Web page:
One key difference between religion and science, according to many scientists at least, is that religion posits one unchanging and absolute truth, while science produces a flow of provisional, replaceable truths. According to this view, the foundations of religious knowledge were revealed and locked in place at a particular point in time, while scientific knowledge has continued to evolve and grow over time.
Now imagine that their histories had been reversed. Imagine that scientific knowledge had been revealed once and for all in antiquity, while religious knowledge had been open-ended. In other words, imagine early science morphing into a religion. What might that have looked like, and meant for the world?
So how do you turn science into a religion? Easy. By making a great scientist divine. And how do you make a scientist divine? Again, easy. By writing a book claiming he is divine. And how do you make the book believable? Yet again, by claiming it’s divine (or at least divinely inspired). It’s a tried and true path revealed to us in the Bible. So let’s imagine going down it with science.
Let’s make Aristotle, perhaps the greatest classical scientist, our divine hero. And let’s reveal his divinity in the imaginary Good News About Aristotle, a life of Aristotle written by ardent followers, which also conveniently happens to be “Zeus-breathed”.
Aristotle’s divinity, so this book informs its readers, was hinted at when his birth was announced by an overhead star. More tellingly, his mother had conceived and given birth without breaking her hymen (always an infallible sign of the divinity of off-spring). It was also later announced that she had been born unsullied by both sin and scientific heresies, all the better to pass on these attributes to her divine son.
Aristotle’s wisdom was first gleaned from an early foray into teaching as a 12-year-old, where he amazed learned professors with his keen scientific insights. As an adult, he made many miraculous observations and pronouncements that rocked the world of science and confirmed his scientific greatness, and even his divinity.
But the clincher was the claim in The Good News that he had been resurrected from the dead, which sightings by his followers had confirmed (being, of course, the gold standard in confirmation of such claims). This especially captured people’s attention because few could ignore the hope that just as Aristotle overcame death, so might they.
As a result of all these claims, Aristotle’s own books were treated with reverence and many scientists believed every word in them to be absolutely true. Various of his scientific beliefs were taken on board with absolute conviction: for example, millions, if not billions of people, believe that women have fewer teeth than men and that their blood is blacker, that some animals spring into existence from the earth, that eels don’t reproduce, that children should be conceived in winter, that the heart is the source of reason and the intellect, and that the pig is the only animal liable to get measles.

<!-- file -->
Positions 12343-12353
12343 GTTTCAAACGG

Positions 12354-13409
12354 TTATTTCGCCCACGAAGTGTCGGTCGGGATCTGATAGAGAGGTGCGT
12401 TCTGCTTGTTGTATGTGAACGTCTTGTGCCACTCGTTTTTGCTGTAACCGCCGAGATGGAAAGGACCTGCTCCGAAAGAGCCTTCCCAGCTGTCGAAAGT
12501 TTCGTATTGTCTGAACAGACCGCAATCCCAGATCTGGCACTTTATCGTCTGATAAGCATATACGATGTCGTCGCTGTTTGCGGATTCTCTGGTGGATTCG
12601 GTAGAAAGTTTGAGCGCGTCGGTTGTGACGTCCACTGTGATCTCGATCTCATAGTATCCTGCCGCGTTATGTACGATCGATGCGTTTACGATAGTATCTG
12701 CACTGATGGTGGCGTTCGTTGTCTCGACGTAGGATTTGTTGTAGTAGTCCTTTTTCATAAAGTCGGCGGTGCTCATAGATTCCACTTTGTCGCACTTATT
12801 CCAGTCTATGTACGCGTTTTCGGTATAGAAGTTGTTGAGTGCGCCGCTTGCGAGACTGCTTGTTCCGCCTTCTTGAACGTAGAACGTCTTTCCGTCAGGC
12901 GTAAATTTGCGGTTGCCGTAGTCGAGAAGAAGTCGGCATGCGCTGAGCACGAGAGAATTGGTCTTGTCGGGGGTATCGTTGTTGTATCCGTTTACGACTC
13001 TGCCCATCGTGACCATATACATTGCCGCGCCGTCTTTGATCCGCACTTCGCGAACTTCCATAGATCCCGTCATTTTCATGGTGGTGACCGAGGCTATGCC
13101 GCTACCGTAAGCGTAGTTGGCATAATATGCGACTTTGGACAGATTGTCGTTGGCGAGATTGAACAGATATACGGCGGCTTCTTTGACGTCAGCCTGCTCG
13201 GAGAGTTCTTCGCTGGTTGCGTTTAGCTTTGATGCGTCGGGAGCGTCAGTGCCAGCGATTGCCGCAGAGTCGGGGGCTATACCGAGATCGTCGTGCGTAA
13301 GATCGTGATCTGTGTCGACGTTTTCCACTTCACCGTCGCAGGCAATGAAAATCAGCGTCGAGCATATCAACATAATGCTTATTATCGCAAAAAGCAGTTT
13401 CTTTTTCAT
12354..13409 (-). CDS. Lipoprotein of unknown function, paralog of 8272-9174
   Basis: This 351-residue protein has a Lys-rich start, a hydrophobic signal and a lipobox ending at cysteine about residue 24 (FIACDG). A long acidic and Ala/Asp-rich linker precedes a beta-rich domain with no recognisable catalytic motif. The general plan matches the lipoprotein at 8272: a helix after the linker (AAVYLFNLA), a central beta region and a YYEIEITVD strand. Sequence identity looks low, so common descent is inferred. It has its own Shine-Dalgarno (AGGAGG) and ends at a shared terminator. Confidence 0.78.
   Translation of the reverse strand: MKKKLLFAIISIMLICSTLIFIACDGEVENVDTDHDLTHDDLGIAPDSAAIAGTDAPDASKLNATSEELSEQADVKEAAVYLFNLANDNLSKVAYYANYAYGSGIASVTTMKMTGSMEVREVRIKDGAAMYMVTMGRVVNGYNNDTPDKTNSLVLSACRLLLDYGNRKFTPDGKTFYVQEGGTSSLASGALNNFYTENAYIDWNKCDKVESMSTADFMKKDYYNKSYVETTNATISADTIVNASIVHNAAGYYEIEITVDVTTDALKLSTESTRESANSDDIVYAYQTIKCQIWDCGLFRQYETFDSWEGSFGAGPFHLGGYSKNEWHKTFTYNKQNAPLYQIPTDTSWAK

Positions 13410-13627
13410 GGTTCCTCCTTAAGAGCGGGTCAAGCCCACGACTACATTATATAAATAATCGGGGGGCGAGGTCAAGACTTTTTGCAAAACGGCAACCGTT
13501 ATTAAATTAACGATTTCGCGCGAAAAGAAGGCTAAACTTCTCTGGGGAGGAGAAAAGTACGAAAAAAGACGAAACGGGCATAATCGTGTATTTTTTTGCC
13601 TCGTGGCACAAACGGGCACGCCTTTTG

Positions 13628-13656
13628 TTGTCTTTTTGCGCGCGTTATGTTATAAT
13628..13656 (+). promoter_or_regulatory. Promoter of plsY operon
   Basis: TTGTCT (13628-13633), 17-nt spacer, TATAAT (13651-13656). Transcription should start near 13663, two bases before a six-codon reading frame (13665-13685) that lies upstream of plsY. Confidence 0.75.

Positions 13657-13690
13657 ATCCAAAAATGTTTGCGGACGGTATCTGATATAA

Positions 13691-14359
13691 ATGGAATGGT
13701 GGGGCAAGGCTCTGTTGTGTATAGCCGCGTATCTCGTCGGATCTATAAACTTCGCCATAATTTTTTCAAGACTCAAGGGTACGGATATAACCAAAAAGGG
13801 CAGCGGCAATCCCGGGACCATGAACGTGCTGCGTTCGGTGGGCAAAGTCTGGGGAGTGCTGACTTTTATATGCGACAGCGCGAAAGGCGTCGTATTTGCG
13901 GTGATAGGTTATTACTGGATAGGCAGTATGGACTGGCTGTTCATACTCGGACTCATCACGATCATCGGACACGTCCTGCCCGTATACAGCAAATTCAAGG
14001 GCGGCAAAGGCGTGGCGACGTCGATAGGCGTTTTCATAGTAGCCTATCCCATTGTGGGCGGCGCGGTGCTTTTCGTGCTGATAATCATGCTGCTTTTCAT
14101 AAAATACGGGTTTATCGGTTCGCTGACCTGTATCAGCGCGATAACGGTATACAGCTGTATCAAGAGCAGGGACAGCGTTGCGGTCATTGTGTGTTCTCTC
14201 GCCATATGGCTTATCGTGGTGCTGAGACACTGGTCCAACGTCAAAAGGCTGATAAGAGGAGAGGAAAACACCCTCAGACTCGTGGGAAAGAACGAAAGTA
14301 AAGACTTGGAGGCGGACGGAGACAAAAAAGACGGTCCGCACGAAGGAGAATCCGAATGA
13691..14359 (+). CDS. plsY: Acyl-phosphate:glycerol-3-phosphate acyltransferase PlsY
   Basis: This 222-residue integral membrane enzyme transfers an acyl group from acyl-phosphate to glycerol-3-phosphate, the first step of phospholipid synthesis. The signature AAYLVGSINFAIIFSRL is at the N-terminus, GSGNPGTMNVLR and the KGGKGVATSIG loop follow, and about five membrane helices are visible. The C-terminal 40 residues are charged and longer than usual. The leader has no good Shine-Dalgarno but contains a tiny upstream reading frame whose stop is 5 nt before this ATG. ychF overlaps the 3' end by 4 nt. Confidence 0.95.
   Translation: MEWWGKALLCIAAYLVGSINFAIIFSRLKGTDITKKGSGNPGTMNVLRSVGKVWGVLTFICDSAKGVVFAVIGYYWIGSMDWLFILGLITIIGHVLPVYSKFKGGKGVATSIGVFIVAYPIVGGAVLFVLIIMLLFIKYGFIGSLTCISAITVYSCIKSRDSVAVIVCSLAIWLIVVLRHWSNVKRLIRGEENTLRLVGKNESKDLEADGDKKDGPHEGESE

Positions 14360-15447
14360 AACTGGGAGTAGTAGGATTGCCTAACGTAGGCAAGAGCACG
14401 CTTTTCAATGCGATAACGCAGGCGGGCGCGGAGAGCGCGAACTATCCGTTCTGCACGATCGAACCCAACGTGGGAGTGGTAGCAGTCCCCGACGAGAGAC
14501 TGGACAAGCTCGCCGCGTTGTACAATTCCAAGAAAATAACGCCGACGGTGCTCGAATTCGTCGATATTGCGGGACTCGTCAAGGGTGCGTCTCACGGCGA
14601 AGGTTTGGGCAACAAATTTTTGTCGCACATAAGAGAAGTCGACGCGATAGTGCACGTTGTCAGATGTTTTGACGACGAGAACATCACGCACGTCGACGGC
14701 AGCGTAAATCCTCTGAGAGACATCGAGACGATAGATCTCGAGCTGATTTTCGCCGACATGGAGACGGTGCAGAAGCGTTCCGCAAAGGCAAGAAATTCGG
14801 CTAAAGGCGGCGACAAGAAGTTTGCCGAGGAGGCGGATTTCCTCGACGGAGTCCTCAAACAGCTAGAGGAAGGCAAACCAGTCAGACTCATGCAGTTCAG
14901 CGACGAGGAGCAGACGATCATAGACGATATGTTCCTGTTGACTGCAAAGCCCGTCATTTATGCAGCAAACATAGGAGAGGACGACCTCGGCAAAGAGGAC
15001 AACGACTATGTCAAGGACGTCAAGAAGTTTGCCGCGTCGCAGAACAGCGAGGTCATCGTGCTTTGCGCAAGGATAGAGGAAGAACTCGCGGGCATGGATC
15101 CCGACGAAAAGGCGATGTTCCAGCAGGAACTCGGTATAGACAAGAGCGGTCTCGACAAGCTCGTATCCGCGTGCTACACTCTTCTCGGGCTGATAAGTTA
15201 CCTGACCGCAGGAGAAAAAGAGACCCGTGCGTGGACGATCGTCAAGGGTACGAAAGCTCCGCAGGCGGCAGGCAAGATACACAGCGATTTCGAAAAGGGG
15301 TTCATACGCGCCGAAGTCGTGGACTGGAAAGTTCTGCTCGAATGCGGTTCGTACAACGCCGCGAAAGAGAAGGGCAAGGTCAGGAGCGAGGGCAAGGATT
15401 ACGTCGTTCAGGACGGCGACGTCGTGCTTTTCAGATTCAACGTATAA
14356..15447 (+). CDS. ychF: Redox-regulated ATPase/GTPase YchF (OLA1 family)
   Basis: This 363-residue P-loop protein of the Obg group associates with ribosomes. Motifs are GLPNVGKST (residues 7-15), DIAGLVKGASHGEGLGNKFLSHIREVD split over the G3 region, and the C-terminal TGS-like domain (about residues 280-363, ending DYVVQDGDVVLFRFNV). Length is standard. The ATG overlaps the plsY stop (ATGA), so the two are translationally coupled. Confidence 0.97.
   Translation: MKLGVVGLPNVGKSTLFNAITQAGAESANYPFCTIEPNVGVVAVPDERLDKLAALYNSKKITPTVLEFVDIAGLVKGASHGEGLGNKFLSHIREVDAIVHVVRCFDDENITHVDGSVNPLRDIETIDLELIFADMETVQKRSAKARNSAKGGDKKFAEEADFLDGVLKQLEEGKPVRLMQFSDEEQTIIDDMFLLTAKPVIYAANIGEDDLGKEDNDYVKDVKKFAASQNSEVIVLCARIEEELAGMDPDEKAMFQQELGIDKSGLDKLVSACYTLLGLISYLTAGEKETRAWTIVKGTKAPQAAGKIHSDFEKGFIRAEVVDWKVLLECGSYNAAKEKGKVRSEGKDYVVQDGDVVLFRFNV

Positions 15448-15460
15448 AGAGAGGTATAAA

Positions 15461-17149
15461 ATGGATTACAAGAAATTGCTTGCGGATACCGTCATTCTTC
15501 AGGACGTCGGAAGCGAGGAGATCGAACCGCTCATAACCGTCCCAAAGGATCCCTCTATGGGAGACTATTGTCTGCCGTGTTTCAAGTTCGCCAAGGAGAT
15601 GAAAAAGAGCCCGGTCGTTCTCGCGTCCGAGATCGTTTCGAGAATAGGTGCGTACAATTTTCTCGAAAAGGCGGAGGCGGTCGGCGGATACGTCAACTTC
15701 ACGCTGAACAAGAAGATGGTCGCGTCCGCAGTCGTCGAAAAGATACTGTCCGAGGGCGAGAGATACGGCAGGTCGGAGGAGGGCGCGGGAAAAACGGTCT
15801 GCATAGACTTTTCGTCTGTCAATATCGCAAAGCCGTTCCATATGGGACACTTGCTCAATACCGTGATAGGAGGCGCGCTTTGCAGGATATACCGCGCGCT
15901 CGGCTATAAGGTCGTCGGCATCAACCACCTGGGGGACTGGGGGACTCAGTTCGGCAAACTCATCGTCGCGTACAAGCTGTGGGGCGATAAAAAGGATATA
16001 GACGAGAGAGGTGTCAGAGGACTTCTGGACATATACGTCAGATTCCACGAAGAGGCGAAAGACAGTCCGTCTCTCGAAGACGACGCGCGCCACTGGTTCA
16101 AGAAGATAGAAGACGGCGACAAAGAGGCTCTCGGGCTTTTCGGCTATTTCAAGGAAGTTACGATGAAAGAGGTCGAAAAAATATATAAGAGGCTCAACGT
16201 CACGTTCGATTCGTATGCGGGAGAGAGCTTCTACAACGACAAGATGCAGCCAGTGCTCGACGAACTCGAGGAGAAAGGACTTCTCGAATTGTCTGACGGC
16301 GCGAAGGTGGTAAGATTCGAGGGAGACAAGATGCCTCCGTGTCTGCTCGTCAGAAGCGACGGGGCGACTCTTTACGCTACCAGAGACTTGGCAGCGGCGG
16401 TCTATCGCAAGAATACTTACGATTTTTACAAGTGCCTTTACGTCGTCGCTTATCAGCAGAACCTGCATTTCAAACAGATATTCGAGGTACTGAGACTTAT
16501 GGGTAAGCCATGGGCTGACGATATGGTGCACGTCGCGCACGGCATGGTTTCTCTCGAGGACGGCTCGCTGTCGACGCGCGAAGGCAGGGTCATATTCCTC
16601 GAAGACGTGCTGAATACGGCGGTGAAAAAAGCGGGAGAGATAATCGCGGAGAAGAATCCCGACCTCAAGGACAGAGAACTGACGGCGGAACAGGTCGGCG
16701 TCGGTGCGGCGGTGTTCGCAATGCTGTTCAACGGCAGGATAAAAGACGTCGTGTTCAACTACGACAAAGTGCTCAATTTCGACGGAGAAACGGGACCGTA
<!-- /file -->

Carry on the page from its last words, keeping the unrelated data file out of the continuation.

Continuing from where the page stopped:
When any contradictory evidence emerged about any of these points, Aristotelians insisted that no sensible person should have taken those teachings literally, only metaphorically. However, they stressed that all other Aristotelian propositions should still be taken literally; bearing in mind that, if in doubt, faith in the Master’s Word is the one reliable pathway to truth.
In the early years of Aristotle’s rise, skeptical scientists were declared to be heretics or dissenters from the one true Aristotelian path to scientific knowledge. Many were socially shunned, denied jobs, their property taken from them and, in some cases, their books burnt as, on occasion, might be the odd scientist. The rack and the inquisition also proved useful for winnowing right from wrong scientific thinking.
More recently, instead of rooting out heresy, the orthodox have held weekly meetings in temples to praise Aristotle’s infinite greatness, ask his forgiveness for their abject scientific ignorance, and to seek his help for their own scientific endeavors. These endeavors have centered on writing erudite and learned books extolling the virtues of Aristotle’s teachings or redefining fine points of his doctrine to deflect criticisms.
Critically, however, the questioning of the underlying assumptions of Aristotelianism, let alone any consideration of new science, has been unimaginable: Aristotle’s teachings are, after all, the fixed and final Word of God on all matters scientific.
Returning to the real world, the bottom line of this thought experiment is that had science gone down the same path as religion, we might still be in the Dark Ages: with no Copernicus, no Galileo, no Newton, no Darwin, no Einstein; no Harvey or Lister or Curie; no theory of gravity or of evolution or of germs; no refrigeration; no electricity; no cars, trains, or planes; no phones or computers; no penicillin; no vaccines; nor anything that, in our real world, has actually lifted people out of their former nasty, brutish and short existence.
In fact, it may well be that if science had taken the path of religion, we may still be walking around in togas, sacrificing to Zeus in the morning and praying fervently to Aristotle in the afternoon before our evening meal of wild boar by candlelight.
Thank God we have gone down the path of science in the real world: a path that Einstein said “was not as comfortable and alluring as the road to the religious paradise; but it has shown itself reliable, and I have never regretted having chosen it”.